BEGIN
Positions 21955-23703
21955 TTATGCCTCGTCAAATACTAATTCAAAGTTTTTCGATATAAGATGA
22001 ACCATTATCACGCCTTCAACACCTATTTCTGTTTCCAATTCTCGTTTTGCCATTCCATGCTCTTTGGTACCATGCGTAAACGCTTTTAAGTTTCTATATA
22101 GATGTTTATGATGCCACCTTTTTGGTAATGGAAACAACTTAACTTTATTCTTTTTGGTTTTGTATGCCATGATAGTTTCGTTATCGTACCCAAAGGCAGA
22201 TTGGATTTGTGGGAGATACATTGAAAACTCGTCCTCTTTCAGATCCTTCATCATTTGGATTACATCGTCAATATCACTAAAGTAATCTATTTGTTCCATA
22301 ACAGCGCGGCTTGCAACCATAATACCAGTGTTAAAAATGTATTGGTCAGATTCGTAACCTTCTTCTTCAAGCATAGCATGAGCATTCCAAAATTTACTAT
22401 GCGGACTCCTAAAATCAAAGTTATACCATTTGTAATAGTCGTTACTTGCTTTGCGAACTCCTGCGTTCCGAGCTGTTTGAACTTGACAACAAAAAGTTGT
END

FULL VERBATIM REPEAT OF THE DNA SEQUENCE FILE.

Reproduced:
Positions 21955-23703
21955 TTATGCCTCGTCAAATACTAATTCAAAGTTTTTCGATATAAGATGA
22001 ACCATTATCACGCCTTCAACACCTATTTCTGTTTCCAATTCTCGTTTTGCCATTCCATGCTCTTTGGTACCATGCGTAAACGCTTTTAAGTTTCTATATA
22101 GATGTTTATGATGCCACCTTTTTGGTAATGGAAACAACTTAACTTTATTCTTTTTGGTTTTGTATGCCATGATAGTTTCGTTATCGTACCCAAAGGCAGA
22201 TTGGATTTGTGGGAGATACATTGAAAACTCGTCCTCTTTCAGATCCTTCATCATTTGGATTACATCGTCAATATCACTAAAGTAATCTATTTGTTCCATA
22301 ACAGCGCGGCTTGCAACCATAATACCAGTGTTAAAAATGTATTGGTCAGATTCGTAACCTTCTTCTTCAAGCATAGCATGAGCATTCCAAAATTTACTAT
22401 GCGGACTCCTAAAATCAAAGTTATACCATTTGTAATAGTCGTTACTTGCTTTGCGAACTCCTGCGTTCCGAGCTGTTTGAACTTGACAACAAAAAGTTGT